nustada
nustada

Anyone who works with sensative equipment can tell you magnetic poles are shifting all the time, and it hasn't caused the end of the world.

dnox1978
dnox1978

- Historical reasons - To avoid reinventing the wheel again and again -To know what one once in the time-based decisions and why, for example, NASA went to the moon - Or to know why certain laws created and how they changed in relation to the old laws - and to at least try to avoid the same mistakes committed again and again - economic reasons but if you only store garbage, congratulations then at least this is not problem for you.

belli_bettens
belli_bettens

Have you been to a museum lately? It's not all about oil paintings and ancient sculptures anymore. You also have photo exhibitions, all most likely edited in photoshop. And apparently it's considered art. Remember that many paintings that are 'famous' today were not more than rubbish when they were created back then (100's of years ago). That's the thing about art :-) don't judge too soon...

Spitfire_Sysop
Spitfire_Sysop

I think your view is limited by your experience. Real digital artists paint with digital paintbrushes. With the power of CTRL+Z they can make their work perfect. It is possible to make amazing artwork with the right equipment: http://www.wacom.com/

Alpha_Dog
Alpha_Dog

If we used corundum for the disk material and a noble material for the medium, optical disks could last, but would cost in the tens of thousands for a DVD. A better choice is to store only what matters, for as long as it matters. We shouldn't archive juvenile jay-walking for 20+ years. Criminal records should be stored on media which lasts twice as long as the statute of limitations. If it's really worth keeping, print it and store it or etch it to steel.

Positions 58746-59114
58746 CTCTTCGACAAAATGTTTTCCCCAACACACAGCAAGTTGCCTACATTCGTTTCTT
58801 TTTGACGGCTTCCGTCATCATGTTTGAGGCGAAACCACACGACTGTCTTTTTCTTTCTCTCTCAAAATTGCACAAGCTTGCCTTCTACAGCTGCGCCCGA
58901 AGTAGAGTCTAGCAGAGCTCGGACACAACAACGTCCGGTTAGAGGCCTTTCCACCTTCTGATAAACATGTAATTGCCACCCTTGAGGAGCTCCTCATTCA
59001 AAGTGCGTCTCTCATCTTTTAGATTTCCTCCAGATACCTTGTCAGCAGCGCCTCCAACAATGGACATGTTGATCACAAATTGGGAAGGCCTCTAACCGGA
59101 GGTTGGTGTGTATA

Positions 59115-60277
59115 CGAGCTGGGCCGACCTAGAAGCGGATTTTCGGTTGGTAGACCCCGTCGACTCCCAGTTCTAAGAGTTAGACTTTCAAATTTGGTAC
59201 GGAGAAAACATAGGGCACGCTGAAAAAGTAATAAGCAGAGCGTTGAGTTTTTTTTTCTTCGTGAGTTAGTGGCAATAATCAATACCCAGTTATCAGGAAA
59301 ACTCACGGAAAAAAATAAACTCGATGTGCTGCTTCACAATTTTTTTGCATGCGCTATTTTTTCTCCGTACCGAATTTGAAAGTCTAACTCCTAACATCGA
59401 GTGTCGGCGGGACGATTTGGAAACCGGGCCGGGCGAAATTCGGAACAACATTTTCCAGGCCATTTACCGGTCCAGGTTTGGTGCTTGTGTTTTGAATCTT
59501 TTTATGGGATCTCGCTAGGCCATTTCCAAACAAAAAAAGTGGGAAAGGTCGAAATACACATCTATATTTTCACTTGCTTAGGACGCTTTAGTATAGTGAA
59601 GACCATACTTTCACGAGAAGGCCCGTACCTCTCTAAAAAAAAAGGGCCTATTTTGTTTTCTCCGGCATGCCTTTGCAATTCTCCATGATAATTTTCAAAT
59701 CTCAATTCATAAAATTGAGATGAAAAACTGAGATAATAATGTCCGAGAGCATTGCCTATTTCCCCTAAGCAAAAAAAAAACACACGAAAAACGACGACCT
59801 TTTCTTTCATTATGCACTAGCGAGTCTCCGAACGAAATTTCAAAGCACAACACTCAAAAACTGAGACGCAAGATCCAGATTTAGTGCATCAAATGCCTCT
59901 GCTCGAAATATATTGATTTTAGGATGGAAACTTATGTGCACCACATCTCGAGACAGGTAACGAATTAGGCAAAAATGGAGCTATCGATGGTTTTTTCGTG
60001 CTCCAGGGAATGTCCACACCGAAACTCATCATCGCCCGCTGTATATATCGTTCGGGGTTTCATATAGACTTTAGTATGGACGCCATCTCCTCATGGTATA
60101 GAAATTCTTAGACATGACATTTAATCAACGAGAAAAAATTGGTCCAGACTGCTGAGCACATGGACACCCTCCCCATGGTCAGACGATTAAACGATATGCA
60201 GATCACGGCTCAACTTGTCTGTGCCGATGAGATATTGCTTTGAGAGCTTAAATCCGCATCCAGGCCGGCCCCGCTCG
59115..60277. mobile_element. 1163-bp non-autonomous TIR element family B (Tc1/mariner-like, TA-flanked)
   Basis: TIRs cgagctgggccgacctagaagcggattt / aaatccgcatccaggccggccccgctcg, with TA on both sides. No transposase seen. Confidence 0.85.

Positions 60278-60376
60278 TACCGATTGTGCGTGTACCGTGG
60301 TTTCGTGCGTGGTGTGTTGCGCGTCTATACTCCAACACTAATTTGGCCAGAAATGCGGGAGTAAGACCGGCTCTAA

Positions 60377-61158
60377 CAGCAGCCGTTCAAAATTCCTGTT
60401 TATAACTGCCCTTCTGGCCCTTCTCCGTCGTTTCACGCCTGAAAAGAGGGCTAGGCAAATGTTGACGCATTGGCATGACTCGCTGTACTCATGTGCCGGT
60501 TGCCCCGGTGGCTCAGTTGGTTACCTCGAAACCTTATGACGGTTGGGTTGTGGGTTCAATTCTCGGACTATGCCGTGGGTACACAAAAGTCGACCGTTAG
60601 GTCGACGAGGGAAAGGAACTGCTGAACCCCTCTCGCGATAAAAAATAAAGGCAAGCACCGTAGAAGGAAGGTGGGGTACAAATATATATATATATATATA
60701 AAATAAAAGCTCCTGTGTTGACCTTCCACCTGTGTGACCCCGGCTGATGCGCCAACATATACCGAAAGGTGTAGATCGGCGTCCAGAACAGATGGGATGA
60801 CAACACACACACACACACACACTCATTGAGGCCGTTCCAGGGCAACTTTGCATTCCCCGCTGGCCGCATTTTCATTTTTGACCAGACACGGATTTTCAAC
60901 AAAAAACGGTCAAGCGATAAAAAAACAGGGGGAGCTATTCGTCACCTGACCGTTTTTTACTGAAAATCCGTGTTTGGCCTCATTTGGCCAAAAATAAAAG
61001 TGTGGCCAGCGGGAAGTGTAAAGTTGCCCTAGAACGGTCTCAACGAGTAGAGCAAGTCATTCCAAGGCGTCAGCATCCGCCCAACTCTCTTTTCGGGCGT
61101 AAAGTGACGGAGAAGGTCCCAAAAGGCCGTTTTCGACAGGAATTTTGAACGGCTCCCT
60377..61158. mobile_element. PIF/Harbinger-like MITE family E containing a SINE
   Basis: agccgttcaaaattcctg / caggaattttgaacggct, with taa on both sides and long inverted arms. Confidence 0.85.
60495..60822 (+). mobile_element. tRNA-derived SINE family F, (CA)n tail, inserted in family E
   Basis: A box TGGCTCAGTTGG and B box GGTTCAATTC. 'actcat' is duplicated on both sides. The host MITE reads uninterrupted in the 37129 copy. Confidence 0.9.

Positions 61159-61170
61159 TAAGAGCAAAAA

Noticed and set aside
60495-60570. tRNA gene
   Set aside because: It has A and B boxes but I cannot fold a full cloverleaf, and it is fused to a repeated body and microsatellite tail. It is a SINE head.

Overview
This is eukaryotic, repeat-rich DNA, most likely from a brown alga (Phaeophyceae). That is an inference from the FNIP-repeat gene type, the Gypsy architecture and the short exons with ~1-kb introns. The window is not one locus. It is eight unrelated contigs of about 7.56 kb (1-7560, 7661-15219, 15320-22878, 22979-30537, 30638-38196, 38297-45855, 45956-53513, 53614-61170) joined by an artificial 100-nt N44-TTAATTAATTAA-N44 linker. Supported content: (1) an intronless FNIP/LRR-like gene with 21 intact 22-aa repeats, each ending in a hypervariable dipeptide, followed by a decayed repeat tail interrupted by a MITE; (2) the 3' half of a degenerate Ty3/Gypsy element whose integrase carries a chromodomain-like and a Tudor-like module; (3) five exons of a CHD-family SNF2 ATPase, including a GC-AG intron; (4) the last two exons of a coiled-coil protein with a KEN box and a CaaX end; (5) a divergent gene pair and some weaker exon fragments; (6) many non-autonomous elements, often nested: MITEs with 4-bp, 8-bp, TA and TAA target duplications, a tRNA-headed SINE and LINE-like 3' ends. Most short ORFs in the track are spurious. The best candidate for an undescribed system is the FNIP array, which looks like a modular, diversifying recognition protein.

AnsuGisalas
AnsuGisalas

I guess it wouldn't be so difficult to make a read-only disc that doesn't rely on something that degrades... but how much capacity would it have? On another level, I was looking for a game data editor for Master of Magic a while ago... I remember that there was one which could change the terrain and resources of the map, but now I can't find it. Gone with the wind...

dcolbert
dcolbert

Generational backups are a great example. If I do nightly full backups of every change but do not retain historical check-points, the issue you describe is not just likely, it is inevitable. When you think of *that*, it makes the volume of data that is already huge exponentially difficult to manage. Dedupe helps in a situation like this (where you only have to store the revision CHANGES and can create each checkpoint from a base document) - but it still means that you're storing multiple revisions of each document for archival - and for how long? 10 years from now you get an eDiscovery request for a *particular* revision of a document, and you can only provide the final version, when the pertinent edits have been conveniently removed. You're going to face fines. Just ask RJ Reynolds and Phillip Morris. Backup is a nightmare.